Mariota helps legitimize Oregon glitz with record Heisman win
Quarterback Marcus Mariota validated all those Oregon uniform combinations and facilities with the result of hard work from the field. The redshirt junior won the 80th Heisman Saturday night.
NEW YORK -- Oregon still isn't there yet. Not after Rich Brooks lifted the program out of the gutter. Not after Mike Bellotti and 12 bowls in 14 years. Not after a BCS bowl breakthrough in 2001. Not after Chip Kelly and four more BCS bowls, all in a row. Not after a second national championship shot in five years.
Not even after the first Heisman in the program's history.
But there is that too now, following quarterback Marcus Mariota's record win here Saturday night. The Stiff Arm was further validation that a program rich with Death Star facilities and Nike money is new to this sort of thing.
Just ask its caretakers.
"Somebody asked me yesterday what it's like to be with the bluebloods," Oregon AD Rob Mullens said. "We're very proud to be competing with the bluebloods.
"Someday maybe we'll be a blueblood."
That isn't so much a complaint as an admission. Uniform combinations don't win championships. Look at that College Football Playoff bracket. Florida State, Alabama and Ohio State have a combined 18 national championships. Oregon would be the first, first-time national title winner since Florida in 1996.
Oregon, fully arrived? Hardly.
"We want to be a lot more blue collar than blueblood," coach Mark Helfrich said.
But a Heisman helps in the validation department. The school has had two finalists -- Joey Harrington and LaMichael James -- finish no higher than third. This time, the Heisman voters fell in like with a soft-spoken Hawaiian who spoke louder with his arm and legs.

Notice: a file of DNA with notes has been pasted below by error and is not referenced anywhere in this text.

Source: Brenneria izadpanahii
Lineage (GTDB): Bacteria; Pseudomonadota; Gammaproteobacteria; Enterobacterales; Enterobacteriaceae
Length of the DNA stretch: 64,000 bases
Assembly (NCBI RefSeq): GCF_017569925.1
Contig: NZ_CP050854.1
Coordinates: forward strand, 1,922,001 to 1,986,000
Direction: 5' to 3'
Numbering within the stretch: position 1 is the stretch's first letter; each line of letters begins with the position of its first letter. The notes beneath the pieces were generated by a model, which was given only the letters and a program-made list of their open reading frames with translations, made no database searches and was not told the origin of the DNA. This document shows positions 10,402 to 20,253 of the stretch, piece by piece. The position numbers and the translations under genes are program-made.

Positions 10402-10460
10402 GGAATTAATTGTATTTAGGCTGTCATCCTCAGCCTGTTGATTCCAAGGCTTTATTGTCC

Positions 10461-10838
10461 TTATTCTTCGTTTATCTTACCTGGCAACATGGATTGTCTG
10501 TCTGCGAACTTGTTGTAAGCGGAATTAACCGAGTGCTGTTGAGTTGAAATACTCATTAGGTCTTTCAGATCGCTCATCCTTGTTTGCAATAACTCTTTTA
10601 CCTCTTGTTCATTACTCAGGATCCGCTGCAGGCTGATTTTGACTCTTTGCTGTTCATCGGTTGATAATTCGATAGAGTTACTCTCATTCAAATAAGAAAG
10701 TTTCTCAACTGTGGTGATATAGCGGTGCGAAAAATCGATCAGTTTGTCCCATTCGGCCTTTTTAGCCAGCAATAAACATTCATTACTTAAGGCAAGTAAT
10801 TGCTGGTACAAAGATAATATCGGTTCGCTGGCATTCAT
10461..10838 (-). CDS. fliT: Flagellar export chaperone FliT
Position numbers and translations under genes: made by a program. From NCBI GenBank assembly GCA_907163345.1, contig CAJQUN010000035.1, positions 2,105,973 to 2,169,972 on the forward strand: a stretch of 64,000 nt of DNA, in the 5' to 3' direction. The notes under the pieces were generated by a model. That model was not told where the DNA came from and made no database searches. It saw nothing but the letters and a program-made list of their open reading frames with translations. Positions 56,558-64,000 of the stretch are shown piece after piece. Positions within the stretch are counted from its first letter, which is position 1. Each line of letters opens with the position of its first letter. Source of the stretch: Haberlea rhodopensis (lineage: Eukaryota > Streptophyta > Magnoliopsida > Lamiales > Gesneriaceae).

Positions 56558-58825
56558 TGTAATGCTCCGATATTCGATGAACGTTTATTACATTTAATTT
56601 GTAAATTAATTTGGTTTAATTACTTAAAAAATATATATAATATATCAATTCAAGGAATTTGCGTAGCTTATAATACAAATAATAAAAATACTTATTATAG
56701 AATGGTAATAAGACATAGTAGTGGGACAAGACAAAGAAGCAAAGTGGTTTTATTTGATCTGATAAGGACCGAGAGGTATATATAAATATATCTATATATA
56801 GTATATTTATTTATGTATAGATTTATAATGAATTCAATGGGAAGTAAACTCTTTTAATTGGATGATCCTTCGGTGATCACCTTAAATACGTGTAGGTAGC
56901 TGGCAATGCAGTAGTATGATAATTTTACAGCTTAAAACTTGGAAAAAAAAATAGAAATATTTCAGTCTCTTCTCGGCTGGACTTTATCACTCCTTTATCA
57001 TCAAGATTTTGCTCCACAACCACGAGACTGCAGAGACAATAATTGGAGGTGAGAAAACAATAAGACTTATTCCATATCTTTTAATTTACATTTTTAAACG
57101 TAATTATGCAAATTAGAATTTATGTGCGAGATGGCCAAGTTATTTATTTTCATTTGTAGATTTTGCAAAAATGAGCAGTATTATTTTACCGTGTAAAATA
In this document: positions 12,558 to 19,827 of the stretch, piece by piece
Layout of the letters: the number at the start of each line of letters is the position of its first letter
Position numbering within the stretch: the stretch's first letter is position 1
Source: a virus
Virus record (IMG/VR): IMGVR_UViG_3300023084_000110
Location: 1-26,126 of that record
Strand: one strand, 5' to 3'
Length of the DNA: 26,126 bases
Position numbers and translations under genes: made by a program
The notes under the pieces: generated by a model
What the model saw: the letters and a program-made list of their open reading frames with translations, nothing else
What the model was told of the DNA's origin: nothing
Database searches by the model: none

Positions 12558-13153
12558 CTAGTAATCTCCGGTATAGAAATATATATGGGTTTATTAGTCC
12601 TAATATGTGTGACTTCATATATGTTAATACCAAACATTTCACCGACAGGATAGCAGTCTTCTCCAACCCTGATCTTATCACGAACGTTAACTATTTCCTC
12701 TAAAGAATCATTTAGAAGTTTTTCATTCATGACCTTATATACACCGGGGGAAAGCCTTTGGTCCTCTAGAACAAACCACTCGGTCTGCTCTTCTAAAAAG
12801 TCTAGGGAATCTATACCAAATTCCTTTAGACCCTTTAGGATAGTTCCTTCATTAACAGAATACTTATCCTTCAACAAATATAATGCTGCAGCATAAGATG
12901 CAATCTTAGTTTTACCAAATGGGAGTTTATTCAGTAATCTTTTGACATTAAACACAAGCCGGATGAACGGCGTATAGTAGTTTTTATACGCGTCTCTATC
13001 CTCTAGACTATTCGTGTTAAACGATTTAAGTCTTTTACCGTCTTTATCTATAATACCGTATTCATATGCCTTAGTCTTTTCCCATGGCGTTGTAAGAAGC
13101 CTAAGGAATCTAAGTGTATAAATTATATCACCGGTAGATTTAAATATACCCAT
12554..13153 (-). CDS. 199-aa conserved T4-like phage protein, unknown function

When the accolades starting coming, Oregon's quarterback didn't play along. He just … played. Just like when Helfrich recruited him out of St. Louis High in Hawaii, considering Mariota too good to be true.
"It was almost mythical," Oregon’s second-year coach said. "It was a joke. It's like a movie. The headmaster said this, the teacher said this. You're thinking … there's got to be something [bad] here. He's a felon or something."
No, he was just a guy. A 21-year old guy who won the school's first Heisman Saturday night. A native son who became the state of Hawaii's first Heisman winner. An armed assassin who lifted the Ducks to the first College Football Playoff.
Mariota -- still innocent to how his life is going to change -- handled the last ball Babe Ruth ever signed during a tour of Camden Yards during a visit to Baltimore for the Johnny Unitas Golden Arm ceremony. He even took his first train trip ever to get here, traveling from that stop.
"We went through like four different states," Mariota said the kid raised on a 600 square-mile island. "That's always cool."
In his acceptance speech, Mariota's voice cracked. This was about more than himself or Oregon. This was for Hawaii and it spirit of Aloha and Ohana (family).